The president's cheerleaders in the run-up to the war now use this theory to rationalize our continued presence in Iraq, and in that way avoid admitting that they share the guilt for the crime of breaking Iraq in the first place.

Truth No. 4: The demand that the administration engage Iran and Syria directly, asking them to help stabilize Iraq, is patently naïve or cynically irresponsible until American forces begin withdrawing – and rapidly – so that there is no ambiguity about their complete and total departure.

Effective negotiations will be possible, even with Iran, but only after the U.S. withdraws.  And such negotiations must be based on a candid recognition that Iran will come out of this war with a much enhanced position in the Middle East. Until these realities are acknowledged, the planning staffs in the White House, the Pentagon, and the State Department will not begin addressing the most important tasks awaiting them in confronting the post-Iraq War world.

First among them is how to help the Arab Gulf states cope with a stronger Iran, one that has territorial claims on the Arab side of the Gulf. Second is dealing with the increased threat to Israel that comes from the U.S . defeat in Iraq, its own recent misguided war against Hezbollah, looming instability in Lebanon, and the large number of experienced al Qaeda cadres produced by the war in Iraq. Moreover, as the Sunni-Shiite split in the Arab world spreads from Iraq into neighboring Kuwait, Saudi Arabia, and Bahrain, not to mention Lebanon, the United States will be facing a dynamic it has little power to limit.

These new challenges will not be manageable by the United States alone. Europe will have to join with the United States in meeting them. American neocons who have sought to split the United States from Europe, as well as Europeans who tilt excessively in favor the Palestinians, will have to change their tunes if Israel is to survive the upheaval that the U.S. and the Israeli governments so eagerly perpetrated.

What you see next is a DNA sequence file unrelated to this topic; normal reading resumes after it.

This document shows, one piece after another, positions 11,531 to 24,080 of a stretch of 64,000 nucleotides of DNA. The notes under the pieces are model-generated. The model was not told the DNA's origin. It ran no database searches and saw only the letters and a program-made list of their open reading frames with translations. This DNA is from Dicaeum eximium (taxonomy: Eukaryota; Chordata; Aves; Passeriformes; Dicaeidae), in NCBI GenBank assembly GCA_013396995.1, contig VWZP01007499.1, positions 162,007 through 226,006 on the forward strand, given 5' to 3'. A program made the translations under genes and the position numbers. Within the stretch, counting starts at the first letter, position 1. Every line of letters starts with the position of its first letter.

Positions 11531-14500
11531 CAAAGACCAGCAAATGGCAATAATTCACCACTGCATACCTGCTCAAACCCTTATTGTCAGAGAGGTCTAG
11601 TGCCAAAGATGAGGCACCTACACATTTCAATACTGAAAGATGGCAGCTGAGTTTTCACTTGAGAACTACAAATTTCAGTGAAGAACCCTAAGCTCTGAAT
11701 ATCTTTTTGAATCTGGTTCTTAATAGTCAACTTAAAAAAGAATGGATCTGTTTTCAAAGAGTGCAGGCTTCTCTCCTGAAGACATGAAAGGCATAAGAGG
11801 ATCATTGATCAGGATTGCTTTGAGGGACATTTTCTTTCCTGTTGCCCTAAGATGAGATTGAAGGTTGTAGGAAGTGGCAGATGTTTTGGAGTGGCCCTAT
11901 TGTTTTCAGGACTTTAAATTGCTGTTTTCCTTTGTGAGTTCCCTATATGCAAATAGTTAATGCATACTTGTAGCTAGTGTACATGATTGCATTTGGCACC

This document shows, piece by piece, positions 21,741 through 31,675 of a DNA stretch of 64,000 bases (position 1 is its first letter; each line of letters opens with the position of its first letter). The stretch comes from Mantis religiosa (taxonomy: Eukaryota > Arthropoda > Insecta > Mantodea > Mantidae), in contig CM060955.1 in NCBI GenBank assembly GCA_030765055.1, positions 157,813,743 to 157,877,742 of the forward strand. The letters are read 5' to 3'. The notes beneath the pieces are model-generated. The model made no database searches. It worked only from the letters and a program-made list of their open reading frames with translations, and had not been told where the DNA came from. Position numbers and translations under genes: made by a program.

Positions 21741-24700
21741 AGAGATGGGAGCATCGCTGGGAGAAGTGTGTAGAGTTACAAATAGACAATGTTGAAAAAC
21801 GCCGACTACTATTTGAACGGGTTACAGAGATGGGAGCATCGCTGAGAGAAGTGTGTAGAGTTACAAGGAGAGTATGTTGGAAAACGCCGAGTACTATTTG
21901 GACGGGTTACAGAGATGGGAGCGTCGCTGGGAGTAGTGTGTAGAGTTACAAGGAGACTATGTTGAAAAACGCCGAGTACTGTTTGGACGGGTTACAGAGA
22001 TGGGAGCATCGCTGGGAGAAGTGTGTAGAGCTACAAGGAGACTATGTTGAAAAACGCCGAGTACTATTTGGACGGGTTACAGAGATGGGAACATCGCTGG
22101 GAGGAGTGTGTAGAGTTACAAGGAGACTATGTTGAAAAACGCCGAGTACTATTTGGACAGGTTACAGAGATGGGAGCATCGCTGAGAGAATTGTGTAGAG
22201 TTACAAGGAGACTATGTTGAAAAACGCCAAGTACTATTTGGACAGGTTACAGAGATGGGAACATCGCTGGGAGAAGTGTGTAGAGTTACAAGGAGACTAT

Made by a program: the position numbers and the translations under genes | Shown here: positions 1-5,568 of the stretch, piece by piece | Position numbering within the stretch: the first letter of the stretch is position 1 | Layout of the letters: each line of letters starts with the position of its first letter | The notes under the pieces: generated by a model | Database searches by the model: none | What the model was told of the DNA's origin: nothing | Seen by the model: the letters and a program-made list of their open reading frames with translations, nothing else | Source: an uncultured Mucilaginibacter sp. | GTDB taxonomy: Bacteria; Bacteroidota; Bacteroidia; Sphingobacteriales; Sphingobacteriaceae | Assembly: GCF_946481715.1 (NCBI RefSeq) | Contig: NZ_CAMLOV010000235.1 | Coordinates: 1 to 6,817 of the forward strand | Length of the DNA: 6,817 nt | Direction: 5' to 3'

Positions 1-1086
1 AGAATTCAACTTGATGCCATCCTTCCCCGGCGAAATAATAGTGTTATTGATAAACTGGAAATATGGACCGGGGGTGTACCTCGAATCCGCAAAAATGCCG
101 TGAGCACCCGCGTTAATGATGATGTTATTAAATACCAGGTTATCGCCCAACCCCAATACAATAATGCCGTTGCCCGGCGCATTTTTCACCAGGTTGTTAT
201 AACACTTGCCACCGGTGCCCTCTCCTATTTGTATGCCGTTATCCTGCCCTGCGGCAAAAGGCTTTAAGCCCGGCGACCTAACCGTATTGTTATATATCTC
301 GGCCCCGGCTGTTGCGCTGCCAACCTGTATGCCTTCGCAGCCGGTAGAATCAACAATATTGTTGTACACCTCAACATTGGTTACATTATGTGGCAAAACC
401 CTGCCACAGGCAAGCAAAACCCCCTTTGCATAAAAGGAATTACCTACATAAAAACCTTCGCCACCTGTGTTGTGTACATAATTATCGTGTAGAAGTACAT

The media have not begun to recognize and explain the dramatic changes catalyzed in the Middle East by the war in Iraq. Most editors are not even willing to contemplate them, preferring to pretend they do not exist, probably because they bear some responsibility for creating them.         

Truth No. 5: The United States cannot prevent Iran from acquiring nuclear weapons.

The only sure way to stop Iran's program is to invade with ground troops and occupy the country indefinitely.  Both Iran and North Korea learned from Israel's bombing of the Iraqi nuclear facilities and have hardened their own to make bombing only marginally effective at best. Having squandered ground force capabilities in Iraq, the U.S. does not have sufficient forces to invade Iran, even if that made sense. And bombing would produce all the undesirable consequences of that action but not the most desirable one. Yet the Washington Post, the Wall Street Journal, and other newspapers editorialize as if this is not so. 

Truth No. 6: It is simply not possible to prevent more tragic Iraqi deaths in Iraq.

Many pundits and politicians – particularly those who howled for the invasion of Iraq in 2002 and 2003 — posture about human rights abuses that will occur if U.S. troops are withdrawn rapidly. The way to have avoided moral responsibility for these abuses was not to invade in the first place. At present, U. S. military forces in Iraq merely facilitate arrests and executions by Shiite officials in the police and some army units. These, of course, are mainly in reaction to the Baathist-led insurgency. This struggle will continue, with or without U.S. forces present, although the forms and tactics of the struggle will change after U.S. forces withdraw. An earlier withdrawal, one or two years ago, would probably have allowed this struggle to be fought to a conclusion by now. Our well-meaning efforts to prevent blood baths are more likely causing them to be bigger, not smaller.